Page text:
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The Good, The Bad, The Ugly – Bowling Green

September 29, 2010

When you win 65-21 and rely on your 2nd and 3rd string QBs for 50 minutes, there is plenty of Good to go around.  Lots of praiseworthy work from Saturday, but a few players and issues deserving of red ink too.  Without further ado….

THE GOOD

  • Three Headed QB Monster – As far as team QB performances go, Saturday was about as good as you can get.  Robinson, Forcier and Gardner combined to be 23/26 for 255 yards and 2 TDs through the air.   They also ran for 184 yards on 15 carries, including 3 more TDs.  What’s scary is that the passing numbers could have probably been even a little bit better, had Junior Hemingway not dropped a 49 yard touchdown pass in the 2nd Quarter.  Beyond the gaudy stats, we learned that although D-Rob brings another dimension to the offense, ‘ a pretty effective machine even with Forcier and Gardner running the show.  Tate was methodical with his precision like passing and good decision making.  And Gardner showed an excellent touch on the deep balls that’s even more impressive considering his arm strength and throwing ability were a slight concern when he got to campus.  While Robinson is the guy that makes me believe we can beat anyone, what I saw on Saturday was two backup QBs that could both lead us 7 or 8 wins, if not more.  There is nobody with a better QB situation in the Big Ten.  Considering our QB situation even 14 months ago, that’s a gigantic step forward for this program.
  • The Offensive Line – I’ve raved about the offensive line before, and I know it was only Bowling Green, but the rushing numbers are so ridiculous that it deserves special mention.  56 carries for 466 yards is an absurd rushing total, no matter how bad the opponent is.  And most of the credit should go to the offensive line.  5 different players ran for more than 50 yards, and the team averaged 8.3 yards per carry.  Even subtracting the wizardry of D-Rob we still ran for 337 yards – an average of 6.6 yards per carry.   While all the linemen were impressive, as I mentioned on Friday, Taylor Lewan is a star in the making.  Upon rewatching the film, I didn’t see Lewan miss any blocks, and he mauled most guys.  He also apparently has a mustache tattooed on his finger that he uses to start conversations with girls.  The interior of the line also opened up huge holes – and it felt like we could get 4-5 yards whenever we wanted, maybe more.  With the exception of the QB position, the offensive line is by far the deepest and most impressive position group so far.  It won’t be the last time I say this, but Greg Frey deserves a standing ovation.  Like the QBs, this position has gone from a huge weaknesses in 2008, to perhaps our strongest unit overall.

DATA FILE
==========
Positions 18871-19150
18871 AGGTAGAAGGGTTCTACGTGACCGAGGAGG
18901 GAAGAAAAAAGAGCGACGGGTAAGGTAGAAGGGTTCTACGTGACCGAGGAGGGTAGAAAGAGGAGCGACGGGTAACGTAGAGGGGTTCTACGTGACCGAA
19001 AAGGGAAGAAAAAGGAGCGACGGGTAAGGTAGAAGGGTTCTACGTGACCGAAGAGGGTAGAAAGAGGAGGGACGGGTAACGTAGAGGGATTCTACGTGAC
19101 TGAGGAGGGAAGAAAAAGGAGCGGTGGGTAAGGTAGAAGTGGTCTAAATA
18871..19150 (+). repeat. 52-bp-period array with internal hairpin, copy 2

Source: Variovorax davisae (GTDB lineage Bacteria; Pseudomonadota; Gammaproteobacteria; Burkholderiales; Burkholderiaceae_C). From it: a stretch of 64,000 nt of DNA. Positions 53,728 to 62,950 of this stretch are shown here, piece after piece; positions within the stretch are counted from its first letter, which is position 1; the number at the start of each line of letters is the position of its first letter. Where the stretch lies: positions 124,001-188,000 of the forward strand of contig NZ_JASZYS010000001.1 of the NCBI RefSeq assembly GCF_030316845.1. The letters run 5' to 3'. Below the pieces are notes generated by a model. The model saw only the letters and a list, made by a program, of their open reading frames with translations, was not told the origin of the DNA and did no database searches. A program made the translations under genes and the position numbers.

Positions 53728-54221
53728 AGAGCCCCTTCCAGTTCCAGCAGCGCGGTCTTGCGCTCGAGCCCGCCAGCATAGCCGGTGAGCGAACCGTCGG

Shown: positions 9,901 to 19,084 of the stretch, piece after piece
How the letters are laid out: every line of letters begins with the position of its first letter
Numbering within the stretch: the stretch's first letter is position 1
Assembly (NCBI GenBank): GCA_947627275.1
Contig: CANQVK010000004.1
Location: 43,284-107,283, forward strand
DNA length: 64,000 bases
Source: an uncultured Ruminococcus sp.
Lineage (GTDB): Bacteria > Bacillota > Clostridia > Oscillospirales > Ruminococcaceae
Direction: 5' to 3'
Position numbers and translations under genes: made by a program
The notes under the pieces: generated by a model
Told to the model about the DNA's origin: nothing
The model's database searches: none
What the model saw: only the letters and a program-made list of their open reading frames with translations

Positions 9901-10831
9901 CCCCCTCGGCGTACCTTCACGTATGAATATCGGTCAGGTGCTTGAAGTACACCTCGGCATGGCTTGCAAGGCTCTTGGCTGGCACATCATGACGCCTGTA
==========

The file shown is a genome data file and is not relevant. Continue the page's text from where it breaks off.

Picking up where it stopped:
• The Offense – Beyond the QBs and the Offensive Line, the entire offense needs to be recognized for Saturday’s effort.  I know it was only Bowling Green, but the offensive numbers from Saturday were absolutely staggering.  721 total yards.  65 points. 297 yards in the 1st quarter. 466 yards rushing. 88% completion percentage.  We have yet to face a good defense, but I’m not sure it matters. This offense is efficient, explosive, exciting, and powerful.  When Rich Rodriguez was hired, it was because he was an offensive innovator who was going to revolutionize the Big Ten.  We may not be there yet, but we’re well on our way.  Center David Molk may have said it best while looking at the yardage totals on the field after the game – “We are a F*****g train and we cannot be stopped”.  Yep, that about sums it up.